The award of the Dubai Metro extension contract is expected to be followed by a flurry of Expo 2020 contracts, providing much-needed relief for battered builders.

The award of the Dh10.6 billion order comes as other major projects related to the expo also move forward.

Reem Al Hashimy, the Minister of State for International Cooperation and director general of the Expo 2020 Dubai Bureau, said this week work on the expo site will begin soon. Tenders for links from the site to Sheikh Mohammed Bin Rashid Road have recently been floated, and infrastructure works packages at the neighbouring Al Maktoum International Airport are due imminently.

“In the third quarter, I think you’re going to see a rush of awards to meet the 2020 deadline,” said Colin Timmons, Al Naboodah Construction Group’s new chief executive. “The tenders are starting to come through, which is good. And I think that there will be a challenge, because they have to build infrastructure and buildings at the same time.”

New awards will comfort industry leaders, whose outlook on the sector has been growing increasingly pessimistic after projects and payments stalled amid weaker oil prices.

The improving market in ­Dubai contrasts with Abu ­Dhabi, which Mr Timmons described as “flat”.

“The UAE is slightly split in terms of Abu Dhabi and Dubai,” said Mike Collings, the Middle East director of project management consultancy Turner & Townsend. “We’re still busy in both locations but we’re aware within our peer group that there are other consultancies who have made redundancies [in Abu Dhabi] and slowed down a little bit,” he added.

“Oil prices will dictate whatever happens in this part of the world, despite the obvious push towards diversification.”

Many private-sector developers have pledged to deliver projects ahead of Expo 2020 and are also keen to get projects under way.

Emaar Properties, for example, is working on several elements of its Dubai Creek Harbour district, which is more than twice the size of Downtown Dubai.

Mohamed Alabbar, its chairman, said work is due to start this month on the district’s tower that will be 100 metres taller than Burj Khalifa. The Dubai developer recently invited expressions of interest from contractors to build a 1.4 million square metre mall, which will be about 30 per cent bigger than Dubai Mall.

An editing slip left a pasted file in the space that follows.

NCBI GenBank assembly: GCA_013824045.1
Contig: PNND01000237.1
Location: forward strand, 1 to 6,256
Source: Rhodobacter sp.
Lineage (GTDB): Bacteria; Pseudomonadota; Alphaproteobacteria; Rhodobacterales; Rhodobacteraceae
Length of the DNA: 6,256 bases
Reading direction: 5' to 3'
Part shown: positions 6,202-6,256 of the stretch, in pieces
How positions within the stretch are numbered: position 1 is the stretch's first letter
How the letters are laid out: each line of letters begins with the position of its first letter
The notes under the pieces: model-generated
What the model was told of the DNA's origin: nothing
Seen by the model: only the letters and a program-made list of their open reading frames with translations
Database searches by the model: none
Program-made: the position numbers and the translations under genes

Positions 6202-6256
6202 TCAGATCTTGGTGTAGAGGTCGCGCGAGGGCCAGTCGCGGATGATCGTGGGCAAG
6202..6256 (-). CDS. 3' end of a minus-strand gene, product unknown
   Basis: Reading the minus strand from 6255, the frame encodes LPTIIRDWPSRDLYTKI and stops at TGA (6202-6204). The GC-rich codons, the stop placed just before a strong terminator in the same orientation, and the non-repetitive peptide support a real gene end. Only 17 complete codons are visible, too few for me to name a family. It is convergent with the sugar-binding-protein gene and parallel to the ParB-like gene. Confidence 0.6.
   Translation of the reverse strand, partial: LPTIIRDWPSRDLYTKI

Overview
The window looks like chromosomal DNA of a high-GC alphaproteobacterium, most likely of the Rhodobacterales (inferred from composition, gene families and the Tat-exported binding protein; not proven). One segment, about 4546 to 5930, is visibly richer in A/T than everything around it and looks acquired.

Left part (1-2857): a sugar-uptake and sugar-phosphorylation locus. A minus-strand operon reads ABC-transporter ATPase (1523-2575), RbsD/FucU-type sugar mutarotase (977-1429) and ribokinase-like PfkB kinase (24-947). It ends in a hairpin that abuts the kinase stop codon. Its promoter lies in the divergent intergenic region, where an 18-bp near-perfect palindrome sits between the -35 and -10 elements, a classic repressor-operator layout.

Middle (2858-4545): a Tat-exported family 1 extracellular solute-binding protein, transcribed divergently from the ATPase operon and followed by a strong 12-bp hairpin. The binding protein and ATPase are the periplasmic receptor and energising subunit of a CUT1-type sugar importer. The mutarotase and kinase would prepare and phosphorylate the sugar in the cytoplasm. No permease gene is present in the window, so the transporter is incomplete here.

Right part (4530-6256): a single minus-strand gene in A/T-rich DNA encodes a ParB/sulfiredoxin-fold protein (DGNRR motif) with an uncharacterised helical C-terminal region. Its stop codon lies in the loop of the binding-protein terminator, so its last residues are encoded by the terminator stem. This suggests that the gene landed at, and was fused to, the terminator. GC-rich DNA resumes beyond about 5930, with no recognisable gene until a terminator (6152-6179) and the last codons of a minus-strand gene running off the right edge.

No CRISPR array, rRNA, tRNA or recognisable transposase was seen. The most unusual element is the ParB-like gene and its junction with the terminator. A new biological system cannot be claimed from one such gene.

Hotel development work is also continuing, with property brokers JLL indicating this week that more than 10,000 new rooms are scheduled to come into the Dubai market this year. The emirate had 82,760 rooms at the end of the first quarter this year, but is expected to have more than 100,000 by 2020, according to STR Global, a research company for the hotel industry.

Regionally, the construction outlook remains dim.

The regional market has been affected by government clients scaling back projects, while privately owned developers have been “faced with more limited access to finance” as banks cut their exposure to property and construction.

Hamed Madani, the head of consultancy and business intelligence at engineering design company Aecom Middle East, said a survey conducted by the company indicated new project awards this year were likely to be lower than last year in value terms.

The UAE, and Dubai in particular, had been identified as a priority market for three-quarters of the organisations it surveyed, he said. Mr Madani said that government-led projects account for the bulk of the industry in Abu Dhabi and that these “have been scaled back, with non-priority projects all but on hold”.

Only 21 per cent of bosses are predicting growth in the construction sector over the next 12 months, compared with 75 per cent in the same period two years ago, according to PwC’s recently published Capital Projects and Infrastructure Survey for the Middle East.

Chris Scudamore, the leader of the survey, said the results were particularly downbeat as the study was conducted in the early part of this year, when the oil price was at its lowest. But he said that projects are more likely to be delayed than cancelled.

“What we’re seeing across most of the GCC is a willingness to defer non-critical projects and manage cash flows in the short term by focusing on national, critical projects,” he said. “Projects that have not been tendered yet but are still in the design phase – these are easier to defer or scale back than those that have already been signed and committed.”

The region’s listed contractors are expected to post another poor quarter of results as companies have to contend with a lack of new project awards, declining revenue and shrinking margins, according to a report released this week by Egypt’s investment bank, EFG Hermes.

Company disclosures on contract wins by major listed contractors show a 75 per cent decline in new awards, the bank said.

France’s Alstom is leading the Expolink Consortium that was awarded the Dubai Metro contract, alongside Spain’s Acciona and Turkey’s Gulermack. France’s Thales Group is also providing systems technology.

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